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How do I livin up a dead room??

Discussion in 'Live Sound [BG]' started by jonno1707, Aug 31, 2008.


  1. jonno1707

    jonno1707

    Apr 1, 2006
    Nanuet N.Y.
    I just recently set up a rehearsal studio in my basement and the room is soo dead that everything sounds like it has a cover on it...

    Here is the lay out:

    L shaped space that is about 600 sq feet we are using a 12x18 space aprox 300 sq ft section-Wall to wall carpeting-Drop ceiling with acoustical tiles-sheet rock walls with run of the mill paint-nothing on the walls yet-........

    My bass rig sounds incredible in lively rooms but in my basement it sounds dead and lost allot of the punch and clarity I am used to...
     
  2. Nick Kay

    Nick Kay

    Jul 26, 2007
    Toronto, Ontario
    Ooof. First off, take off half of the acoustic tiling on the ceiling. Your room should be controlled, not dead. Lay some plywood sheets under the rehearsal area, on top of the carpet. I noticed you don't have much broadband treatment beyond the sheet rock walls? Consider throwing some dedicated bass traps in the room while you're at it.
     
  3. jonno1707

    jonno1707

    Apr 1, 2006
    Nanuet N.Y.
    So what drop ceiling tiles should I use to replace the ones I have and what are bass traps and how do I set them up?
     
  4. bongomania

    bongomania Gold Supporting Member Commercial User

    Oct 17, 2005
    PDX, OR
    owner, OVNIFX and OVNILabs
    He was suggesting leaving empty spaces in the places where you remove the acoustic tiles. If you don't want holes there, you could cut panels of acrylic or other hard-surfaced sound-reflecting material; that way you could actually tune the ceiling's relationship to the room by selecting which panels will be absorbent, which will be reflective, and which will be empty spaces.

    Bass traps are large foam pieces that are tuned to absorb specific frequency ranges. You set them up by shelling out a ridiculous amount of money ;) then gluing them to the walls.
     
  5. jonno1707

    jonno1707

    Apr 1, 2006
    Nanuet N.Y.
    Got it....
     
  6. jonno1707

    jonno1707

    Apr 1, 2006
    Nanuet N.Y.
    Is there a science behind which ceiling tiles I remove and why?

    My guitarist may have some foam tiles how do I know where to place them on the walls?
     
  7. bongomania

    bongomania Gold Supporting Member Commercial User

    Oct 17, 2005
    PDX, OR
    owner, OVNIFX and OVNILabs
    Also to "liven up" a room you could make some large movable panels of sound-reflective material and then experiment with placing them in different locations in the room.
     
  8. Don't do that! The room is already too dead, and those tiles will accomplish the opposite of what you are trying to achieve. You need more reflection. Take out a bunch of contiguous tiles to expose the hard ceiling some. Keep opening it up until it sounds better.
     
  9. jonno1707

    jonno1707

    Apr 1, 2006
    Nanuet N.Y.
    I took out a few tiles and it brightened up a little but also created some weird reverberation?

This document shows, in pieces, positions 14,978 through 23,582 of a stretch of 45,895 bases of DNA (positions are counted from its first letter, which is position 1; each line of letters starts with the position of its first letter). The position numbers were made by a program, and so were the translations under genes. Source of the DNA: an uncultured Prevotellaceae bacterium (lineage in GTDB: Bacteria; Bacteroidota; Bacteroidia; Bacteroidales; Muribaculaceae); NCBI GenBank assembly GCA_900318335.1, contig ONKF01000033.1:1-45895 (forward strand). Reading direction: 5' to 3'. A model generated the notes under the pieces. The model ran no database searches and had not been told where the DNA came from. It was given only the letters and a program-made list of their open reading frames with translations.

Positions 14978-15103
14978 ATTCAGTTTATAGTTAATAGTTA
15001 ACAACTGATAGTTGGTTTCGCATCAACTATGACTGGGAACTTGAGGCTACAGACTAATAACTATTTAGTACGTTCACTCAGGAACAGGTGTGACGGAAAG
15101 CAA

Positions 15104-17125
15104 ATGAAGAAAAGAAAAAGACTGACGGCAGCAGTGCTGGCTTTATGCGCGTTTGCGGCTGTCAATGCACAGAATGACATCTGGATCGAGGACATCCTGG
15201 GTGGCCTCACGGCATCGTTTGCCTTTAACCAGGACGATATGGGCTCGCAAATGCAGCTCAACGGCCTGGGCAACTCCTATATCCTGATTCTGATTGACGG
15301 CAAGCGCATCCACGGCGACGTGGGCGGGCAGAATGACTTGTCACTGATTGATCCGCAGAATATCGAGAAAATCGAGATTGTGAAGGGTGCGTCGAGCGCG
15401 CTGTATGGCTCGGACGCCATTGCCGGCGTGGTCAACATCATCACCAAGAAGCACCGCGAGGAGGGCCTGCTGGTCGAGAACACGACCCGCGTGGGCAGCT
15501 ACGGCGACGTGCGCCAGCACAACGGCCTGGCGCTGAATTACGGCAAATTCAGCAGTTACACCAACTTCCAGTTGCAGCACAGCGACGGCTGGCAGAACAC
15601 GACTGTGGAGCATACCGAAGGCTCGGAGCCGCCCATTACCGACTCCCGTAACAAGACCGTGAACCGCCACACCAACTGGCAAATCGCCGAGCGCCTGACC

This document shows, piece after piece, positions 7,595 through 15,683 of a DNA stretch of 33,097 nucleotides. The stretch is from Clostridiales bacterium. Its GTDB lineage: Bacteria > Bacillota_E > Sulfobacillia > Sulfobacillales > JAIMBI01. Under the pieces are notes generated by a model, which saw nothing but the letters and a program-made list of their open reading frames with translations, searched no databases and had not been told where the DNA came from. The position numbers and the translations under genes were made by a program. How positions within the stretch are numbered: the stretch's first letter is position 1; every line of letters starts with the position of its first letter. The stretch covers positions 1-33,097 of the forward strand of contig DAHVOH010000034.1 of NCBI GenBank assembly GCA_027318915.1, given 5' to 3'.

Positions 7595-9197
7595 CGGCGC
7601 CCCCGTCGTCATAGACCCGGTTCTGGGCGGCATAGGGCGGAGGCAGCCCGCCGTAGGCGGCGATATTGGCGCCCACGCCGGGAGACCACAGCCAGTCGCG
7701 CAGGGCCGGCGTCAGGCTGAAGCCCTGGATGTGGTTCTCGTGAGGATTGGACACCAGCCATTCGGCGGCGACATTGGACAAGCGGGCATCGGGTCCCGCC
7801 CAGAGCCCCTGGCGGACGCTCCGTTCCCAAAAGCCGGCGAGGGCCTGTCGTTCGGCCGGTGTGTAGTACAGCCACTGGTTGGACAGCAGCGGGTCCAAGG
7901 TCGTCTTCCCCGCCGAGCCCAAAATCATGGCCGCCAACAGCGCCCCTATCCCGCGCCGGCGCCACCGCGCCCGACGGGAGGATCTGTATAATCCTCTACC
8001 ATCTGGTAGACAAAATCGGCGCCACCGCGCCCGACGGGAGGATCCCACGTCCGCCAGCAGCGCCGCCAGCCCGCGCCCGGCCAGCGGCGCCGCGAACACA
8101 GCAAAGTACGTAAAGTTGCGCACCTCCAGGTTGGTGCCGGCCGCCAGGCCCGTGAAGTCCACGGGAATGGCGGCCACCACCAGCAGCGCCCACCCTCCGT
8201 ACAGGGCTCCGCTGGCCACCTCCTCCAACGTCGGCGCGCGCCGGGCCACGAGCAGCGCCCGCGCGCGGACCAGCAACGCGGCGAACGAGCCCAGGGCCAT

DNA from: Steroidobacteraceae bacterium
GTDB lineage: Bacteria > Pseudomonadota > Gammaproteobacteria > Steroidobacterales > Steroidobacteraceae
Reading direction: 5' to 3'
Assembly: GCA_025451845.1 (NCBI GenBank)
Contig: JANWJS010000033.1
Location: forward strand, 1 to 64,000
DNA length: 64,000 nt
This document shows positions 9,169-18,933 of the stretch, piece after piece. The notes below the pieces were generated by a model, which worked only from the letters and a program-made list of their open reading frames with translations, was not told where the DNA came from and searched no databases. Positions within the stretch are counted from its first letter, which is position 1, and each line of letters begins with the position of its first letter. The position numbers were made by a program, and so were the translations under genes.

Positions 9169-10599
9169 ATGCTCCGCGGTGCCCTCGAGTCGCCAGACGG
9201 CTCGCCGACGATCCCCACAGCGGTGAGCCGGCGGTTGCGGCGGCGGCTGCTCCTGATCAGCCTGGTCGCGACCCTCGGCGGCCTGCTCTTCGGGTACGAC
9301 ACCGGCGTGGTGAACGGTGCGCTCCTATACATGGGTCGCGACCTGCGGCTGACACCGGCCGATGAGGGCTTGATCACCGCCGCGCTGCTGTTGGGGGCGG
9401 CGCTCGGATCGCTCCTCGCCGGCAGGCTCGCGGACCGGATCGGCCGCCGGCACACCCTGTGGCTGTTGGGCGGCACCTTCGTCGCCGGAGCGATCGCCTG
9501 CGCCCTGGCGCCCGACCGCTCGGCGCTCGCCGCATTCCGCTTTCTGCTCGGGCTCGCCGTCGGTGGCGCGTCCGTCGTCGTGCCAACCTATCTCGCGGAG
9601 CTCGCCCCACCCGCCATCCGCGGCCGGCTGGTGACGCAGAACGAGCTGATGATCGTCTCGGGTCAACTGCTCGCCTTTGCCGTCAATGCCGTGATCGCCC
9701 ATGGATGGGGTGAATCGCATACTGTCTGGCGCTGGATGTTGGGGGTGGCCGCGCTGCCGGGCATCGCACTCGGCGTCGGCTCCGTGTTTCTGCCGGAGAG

10. Unfortunately, every room is different and there is no way to accurately guess what your room needs. Just keep tinkering around, with the understanding that you are trying to accomplish more reflection and less dampening, and things will improve. Amp and drum locations are also part of the dynamics, don't be afraid to move them.
     
  11. Whatever you do don't add foam to the walls. If you room is completely dead, you want reflective surfaces.

    As mentioned above, wood on the floors would help, uneven stone or brick as wall surfaces both also work well to liven things up without creating too many standing waves issues.

    Also, if removing roof tiles creates bad reverb, put them back on and try something else. Pictures of the room and setup would help us to provide more educated guesses on possible solutions.

    http://www.amazon.com/Building-Recording-Studio-Jeff-Cooper/dp/0916899004/ref=pd_sim_dbs_b_3/105-8097959-6490823

    That book is, first off, a bible imho. Second, while about recording studios, the principles in it should help you to figure out what you need to do for your rehearsal space. It's worth the 30.
     
  12. jonno1707

    jonno1707

    Apr 1, 2006
    Nanuet N.Y.
    Great suggestions..Any body know where I can get reflectice ceiling tyles?
    I will get a shot of the room up later....
     
  13. Seriously, buy that book.

    You could take all the tiles off the ceiling to give yourself a taller space.

    You will only get so much "life" out of a room based on size constraints. With low ceilings (like in a basement) you might just not be able to get the kind of life out of the room that you're looking for.
     
  14. The room you describe should not sound dead.
    My guess is your problem is not a dead room but something else; probably problems in the bass region. How do drums sound in this room and can you better describe what is wrong with the bass sound of the room?
     
  15. Link wray

    You read the post better than I did. He notes that his rig sounds dead, not the room. I should have read more carefully.
     

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